‘Woke’ Democrats see their electoral grip on Hispanic voters slipping away

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For decades, Democrats have enjoyed a lock on the Hispanic vote, but the party’s grip is weakening and Republicans are making substantial inroads into Latino communities.

Why? Many politicos believe that GOP messaging is more appealing to a larger group of Hispanics because it isn’t so…”woke.”

According to a Wall Street Journal survey released last week, Hispanic voters, the country’s second-largest voting bloc, are now split evenly between Republicans and Democrats at around 37 percent each. And though the survey sample size was small, it nevertheless set off alarm bells within the Democratic Party.

“I think that both parties should always have a sense of urgency in communicating with Hispanics, Latinos,” Ivan Zapien, a Democratic lobbyist and former executive director at the Hispanic Leadership Council of the Democratic National Committee, told The Hill.

“Do I think that Democrats’ heads should be on fire over this issue? Yeah, I do. I think that their head should be on fire over this issue every day regardless of what polls say,” he added.

The Hill noted that the WSJ survey, however small, is just the latest indication of a shift among Hispanics to the GOP. Democrats not only lost Florida and Texas — states with large Latino populations — in 2020, but they also narrowly won or even lost some key Hispanic districts to former President Donald Trump, even as President Biden received 63 percent, overall, of the Hispanic vote.

“But the Journal’s poll offered troublesome signs, finding that just 44 percent of Hispanics would vote for Biden if the 2024 presidential election were held today and 43 percent would vote for Trump,” The Hill noted.

“Trump is winning independents and Biden and Trump are effectively tied among Hispanics,” Trump’s 2020 pollster Tony Fabrizio, who co-conducted the WSJ poll, told Fox News, adding that “both of those things are warning signs for Biden since he won independents and Hispanics by a significant amount in the last election.”

“Latinos are more and more becoming swing voters… They’re a swing vote that we’re going to have to fight for,” John Anzalone, a Democrat pollster who co-conducted the Journal’s survey, added. “You see in this poll that there’s a group of Hispanic men who were without a doubt enticed by Trump and have become more Republican.”

The biggest reason for the shift, according to some analysts, has to do with the Democratic Party increasingly embracing far-left policies and ideology.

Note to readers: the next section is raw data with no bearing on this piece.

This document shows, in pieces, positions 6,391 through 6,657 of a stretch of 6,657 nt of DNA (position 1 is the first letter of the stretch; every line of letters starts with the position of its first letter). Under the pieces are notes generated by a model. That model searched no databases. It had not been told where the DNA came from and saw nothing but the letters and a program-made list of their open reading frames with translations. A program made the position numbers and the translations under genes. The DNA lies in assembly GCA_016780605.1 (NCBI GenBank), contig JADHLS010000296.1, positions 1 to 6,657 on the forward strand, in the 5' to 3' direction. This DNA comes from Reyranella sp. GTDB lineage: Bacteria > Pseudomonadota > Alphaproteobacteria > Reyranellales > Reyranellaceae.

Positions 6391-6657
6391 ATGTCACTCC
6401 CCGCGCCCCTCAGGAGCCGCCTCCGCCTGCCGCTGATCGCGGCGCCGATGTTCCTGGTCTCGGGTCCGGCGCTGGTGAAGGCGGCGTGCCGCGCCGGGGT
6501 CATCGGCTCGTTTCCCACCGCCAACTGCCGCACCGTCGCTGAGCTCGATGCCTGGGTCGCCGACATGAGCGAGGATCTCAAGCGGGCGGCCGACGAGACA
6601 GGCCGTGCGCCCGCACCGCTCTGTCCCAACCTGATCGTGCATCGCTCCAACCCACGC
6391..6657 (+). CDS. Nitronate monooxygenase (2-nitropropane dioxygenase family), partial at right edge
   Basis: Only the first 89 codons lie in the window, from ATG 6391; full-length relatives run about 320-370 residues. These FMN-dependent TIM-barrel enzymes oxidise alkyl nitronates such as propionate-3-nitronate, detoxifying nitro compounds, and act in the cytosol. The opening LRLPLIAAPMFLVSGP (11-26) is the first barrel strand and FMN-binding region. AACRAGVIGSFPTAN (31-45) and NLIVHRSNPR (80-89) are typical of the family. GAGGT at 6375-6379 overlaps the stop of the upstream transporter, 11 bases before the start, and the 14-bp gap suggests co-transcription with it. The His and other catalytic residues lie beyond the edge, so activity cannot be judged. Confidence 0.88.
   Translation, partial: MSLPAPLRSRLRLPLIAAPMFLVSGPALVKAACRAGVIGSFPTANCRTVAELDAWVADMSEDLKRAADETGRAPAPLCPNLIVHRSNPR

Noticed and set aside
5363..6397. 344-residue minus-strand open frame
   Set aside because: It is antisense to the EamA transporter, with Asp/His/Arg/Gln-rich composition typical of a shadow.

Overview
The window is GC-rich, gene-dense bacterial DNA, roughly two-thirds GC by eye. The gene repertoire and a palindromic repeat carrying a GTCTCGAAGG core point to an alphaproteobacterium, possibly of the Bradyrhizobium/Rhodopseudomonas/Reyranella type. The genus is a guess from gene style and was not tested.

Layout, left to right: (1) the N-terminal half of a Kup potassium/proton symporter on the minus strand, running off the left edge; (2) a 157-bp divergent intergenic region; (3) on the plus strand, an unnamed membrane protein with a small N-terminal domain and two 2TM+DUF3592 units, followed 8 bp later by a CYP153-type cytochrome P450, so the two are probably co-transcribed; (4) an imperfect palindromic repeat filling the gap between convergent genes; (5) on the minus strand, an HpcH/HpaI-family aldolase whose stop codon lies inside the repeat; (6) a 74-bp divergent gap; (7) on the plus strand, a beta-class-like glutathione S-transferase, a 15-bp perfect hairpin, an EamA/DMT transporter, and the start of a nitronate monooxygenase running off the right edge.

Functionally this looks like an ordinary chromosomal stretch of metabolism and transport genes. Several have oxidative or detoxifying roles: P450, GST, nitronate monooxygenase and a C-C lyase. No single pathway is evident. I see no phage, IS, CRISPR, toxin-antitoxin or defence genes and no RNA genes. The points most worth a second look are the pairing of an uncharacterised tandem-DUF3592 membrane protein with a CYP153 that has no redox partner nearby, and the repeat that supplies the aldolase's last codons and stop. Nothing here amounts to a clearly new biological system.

In March, Speak Georgia co-founder Janelle King told Fox News’ Steve Hilton that was largely the reason why a larger number of Hispanics voted for then-President Donald Trump.

“This is all about solutions and even when you talk about the Latino community and our Hispanic friends, it’s important to understand that they want to be safe as well,” she said regarding Democrats’ ‘defund police’ movement. “Ultimately we all want the same thing. That is to protect our family, provide for our family and live in America where it provides us with the opportunity to do those things.”

“Democrats will respond to this by doubling down on a policy that is not actually popular AT ALL among Hispanic voters: Promotion of illegal immigration. There is a reason people in historically Dem-voting TX border towns are shifting to the GOP in droves,” Christina Pushaw, who is Florida Gov. Ron DeSantis’ spokeswoman, noted on Twitter earlier this month.

“Today’s Democrat leaders are so focused on appeasing their fringe-left base by putting teachers’ unions ahead of parents, pushing socialist tax and spending schemes, and fighting for open border policies, that even elected officials in their own party cannot support their radical agenda anymore,” Republican State Leadership Committee (RSLC) President Dee Duncan noted in a statement.

In addition, a large number of Hispanics do not like left-wing terms like “Latinx,” since the Spanish language is very gender-specific and Hispanics do not know how to comfortably pronounce the “x.”

Forty percent claim that “Latinx” bothers or offends them to some degree and 30 percent said they would be less likely to support a politician or organization that uses the politically correct term, Politico reported this month.

Jon Dougherty


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